Sunday, July 25, 2021


More than 10,000 NY and NJ airport workers will get health insurance as part of new contract negotiations; and Dr. Jill Biden is in Tokyo for the Olympic Games.


Drama builds over who will serve on the House January 6th panel; Senate tries to hold tech accountable for COVID misinformation; and VP Harris promotes a path to citizenship for Dreamers.

Groups Challenge $2 Million Youth Detention Fence


Tuesday, September 4, 2018   

KEARNEY, Neb. – Momentum is building to install a $2 million fence around a youth detention center in Kearney, but children's advocates are pushing back.

Juliet Summers, policy coordinator with Voices for Children in Nebraska, says the state has made a commitment to give young people every opportunity to choose a different path, and warns that a barbed wire fence would go against the center's mission, which is treatment, not punishment or lockdown as in adult prisons.

She says decades of research shows that when youths are put into spaces that look like prisons, it backfires.

"Recidivism rates go up, they're less likely to pursue and achieve higher education and employment because the facility setting itself, the incarcerated space has identified for them that that's what they are, they're a criminal," she states.

The Youth Rehabilitation and Treatment Center in Kearney is the placement of last resort for young male offenders, where they get one more chance after other services and group homes have not worked.

Public meetings were called after youths being held there left campus without clearance, including one incident of a stolen car.

Many community members believe a fence around the center will improve public safety.

Summers notes that after the center adopted new evidence-based programming, the number of runaways from campus has dropped sharply.

After experiencing 36 escapes in 2016, only 17 were reported in 2017, and Summers says the center is on course to cut runaways by half again this year.

"So, we're talking about a $2 million fence to prevent eight young men from leaving campus,” she points out. “And they're already on track to eliminate this issue without even having the fence at all. It just makes no sense."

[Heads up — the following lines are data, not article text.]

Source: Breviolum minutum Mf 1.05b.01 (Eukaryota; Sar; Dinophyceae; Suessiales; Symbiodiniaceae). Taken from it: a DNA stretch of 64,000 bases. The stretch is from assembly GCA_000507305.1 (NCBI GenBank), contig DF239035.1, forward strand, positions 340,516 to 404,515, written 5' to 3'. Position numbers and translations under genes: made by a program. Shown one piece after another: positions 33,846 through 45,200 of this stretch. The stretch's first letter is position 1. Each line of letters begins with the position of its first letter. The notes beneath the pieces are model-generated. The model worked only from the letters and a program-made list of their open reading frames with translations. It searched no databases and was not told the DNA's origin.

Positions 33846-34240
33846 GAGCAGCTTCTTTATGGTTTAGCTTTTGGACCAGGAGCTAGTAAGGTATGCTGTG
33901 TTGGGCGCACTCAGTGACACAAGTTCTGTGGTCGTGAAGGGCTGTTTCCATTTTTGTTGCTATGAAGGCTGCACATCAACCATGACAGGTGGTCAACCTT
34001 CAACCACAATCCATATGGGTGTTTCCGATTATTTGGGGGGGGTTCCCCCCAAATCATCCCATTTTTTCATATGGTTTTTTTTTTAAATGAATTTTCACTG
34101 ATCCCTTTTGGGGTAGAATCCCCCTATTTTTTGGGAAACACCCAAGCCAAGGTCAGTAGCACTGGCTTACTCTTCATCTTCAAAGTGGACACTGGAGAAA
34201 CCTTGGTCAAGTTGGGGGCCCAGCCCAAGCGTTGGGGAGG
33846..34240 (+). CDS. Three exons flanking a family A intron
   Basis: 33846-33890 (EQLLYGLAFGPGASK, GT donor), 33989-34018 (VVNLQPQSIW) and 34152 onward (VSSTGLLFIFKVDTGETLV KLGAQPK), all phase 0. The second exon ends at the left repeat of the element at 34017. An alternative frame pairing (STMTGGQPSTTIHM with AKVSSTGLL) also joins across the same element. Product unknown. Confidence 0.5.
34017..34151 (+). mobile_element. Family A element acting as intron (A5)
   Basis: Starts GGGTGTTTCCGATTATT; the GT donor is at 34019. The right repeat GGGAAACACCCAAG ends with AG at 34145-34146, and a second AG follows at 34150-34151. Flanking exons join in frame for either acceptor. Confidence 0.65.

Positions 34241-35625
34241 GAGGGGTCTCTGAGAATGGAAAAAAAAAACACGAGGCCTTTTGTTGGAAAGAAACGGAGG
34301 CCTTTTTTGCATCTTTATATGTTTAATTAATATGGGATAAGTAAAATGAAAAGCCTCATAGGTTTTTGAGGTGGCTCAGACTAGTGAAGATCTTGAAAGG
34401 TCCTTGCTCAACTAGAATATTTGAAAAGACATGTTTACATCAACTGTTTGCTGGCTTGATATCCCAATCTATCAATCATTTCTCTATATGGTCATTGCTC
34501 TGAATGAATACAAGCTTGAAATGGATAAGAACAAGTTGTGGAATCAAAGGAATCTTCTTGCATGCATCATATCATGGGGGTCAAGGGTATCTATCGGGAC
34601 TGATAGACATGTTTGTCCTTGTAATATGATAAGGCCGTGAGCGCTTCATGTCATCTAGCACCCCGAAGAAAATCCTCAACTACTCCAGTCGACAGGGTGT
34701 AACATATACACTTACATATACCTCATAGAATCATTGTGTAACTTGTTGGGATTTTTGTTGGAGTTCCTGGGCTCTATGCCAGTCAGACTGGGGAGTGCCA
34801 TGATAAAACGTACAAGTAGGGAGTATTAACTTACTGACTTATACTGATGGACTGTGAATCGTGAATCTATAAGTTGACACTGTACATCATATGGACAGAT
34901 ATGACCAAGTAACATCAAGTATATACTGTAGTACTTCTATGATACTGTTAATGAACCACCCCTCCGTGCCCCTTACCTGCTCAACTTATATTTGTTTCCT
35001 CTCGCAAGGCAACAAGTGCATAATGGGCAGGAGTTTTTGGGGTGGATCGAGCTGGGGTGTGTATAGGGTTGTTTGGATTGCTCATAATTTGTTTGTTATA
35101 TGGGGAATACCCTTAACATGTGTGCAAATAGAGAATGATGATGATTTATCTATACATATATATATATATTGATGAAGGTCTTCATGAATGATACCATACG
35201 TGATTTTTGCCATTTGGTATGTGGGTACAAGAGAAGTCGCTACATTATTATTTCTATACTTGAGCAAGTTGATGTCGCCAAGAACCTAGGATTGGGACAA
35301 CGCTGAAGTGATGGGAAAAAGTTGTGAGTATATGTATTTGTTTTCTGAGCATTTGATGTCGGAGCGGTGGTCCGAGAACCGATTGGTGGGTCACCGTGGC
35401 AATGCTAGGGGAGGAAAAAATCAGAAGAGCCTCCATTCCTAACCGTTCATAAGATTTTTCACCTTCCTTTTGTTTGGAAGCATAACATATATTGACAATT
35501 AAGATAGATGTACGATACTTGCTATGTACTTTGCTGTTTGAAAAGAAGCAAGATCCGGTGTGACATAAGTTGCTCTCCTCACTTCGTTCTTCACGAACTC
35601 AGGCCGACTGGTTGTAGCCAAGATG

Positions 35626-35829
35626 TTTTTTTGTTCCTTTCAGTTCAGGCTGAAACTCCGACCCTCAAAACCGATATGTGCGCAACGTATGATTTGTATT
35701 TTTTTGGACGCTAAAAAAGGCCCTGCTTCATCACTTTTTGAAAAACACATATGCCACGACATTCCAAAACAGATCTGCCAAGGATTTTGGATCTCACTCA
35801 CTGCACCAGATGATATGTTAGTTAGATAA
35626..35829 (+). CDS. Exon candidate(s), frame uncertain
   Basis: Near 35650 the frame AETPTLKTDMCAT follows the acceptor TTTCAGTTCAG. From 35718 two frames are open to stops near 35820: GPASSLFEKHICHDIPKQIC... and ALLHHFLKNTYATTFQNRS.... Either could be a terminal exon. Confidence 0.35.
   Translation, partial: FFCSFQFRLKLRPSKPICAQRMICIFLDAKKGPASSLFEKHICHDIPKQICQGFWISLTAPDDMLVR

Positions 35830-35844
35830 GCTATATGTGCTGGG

Summers says there are better ways to spend that kind of money.

Last year after Nebraska's inspector general for child welfare found that 26 children had died under state care, a bill was introduced in the state Legislature to prevent future tragedies. Summers says the measure died, primarily because of its price tag of $1 million.

get more stories like this via email

While most electricity in Utah is generated by gas or coal-powered plants, one regional utility is considering the nuclear option. (brianguest/Adobe Stock)


SALT LAKE CITY -- In the push toward carbon-free energy production, some cities in Utah and nearby states are considering a new type of nuclear …

Health and Wellness

TAMPA, Fla. -- Move United's USA Wheelchair Football League is expanding from four cities to nine, including Tampa, to give athletes with …


CRAIG, Colo. -- What would it look like if one in four households in the country was solar-powered? A new report from the "30 Million Solar Homes" …

According to the American Heart Association, one in five cardiac arrests occurs in public, such as on a job site. (Adobe Stock)

Health and Wellness

DES MOINES, Iowa -- People across the Midwest, including Iowans, have dealt with a series of heat waves this summer. Health experts say hotter …

Social Issues

NEW YORK -- Over 10,000 New York and New Jersey front-line airport workers will get health insurance as part of new contract negotiations that come at…

More than 400 laws have been introduced this year that would restrict voting rights across the country. (Lakshmiprasad/Adobe Stock)

Social Issues

INDIANAPOLIS -- Voting-rights advocates applaud this week's federal appeals-court decision to prevent Indiana from purging some voters from the rolls …


BOSTON -- A new survey finds widespread public support up and down the East Coast for protecting right whales from getting tangled up in fishing gear…


CARSON CITY, Nev. - A bill just introduced in the U.S, Senate would help thousands of species stay off the Endangered Species List - including …


Phone: 303.448.9105 Toll Free: 888.891.9416 Fax: 208.247.1830 Your trusted member and audience-supported news source since 1996 Copyright 2021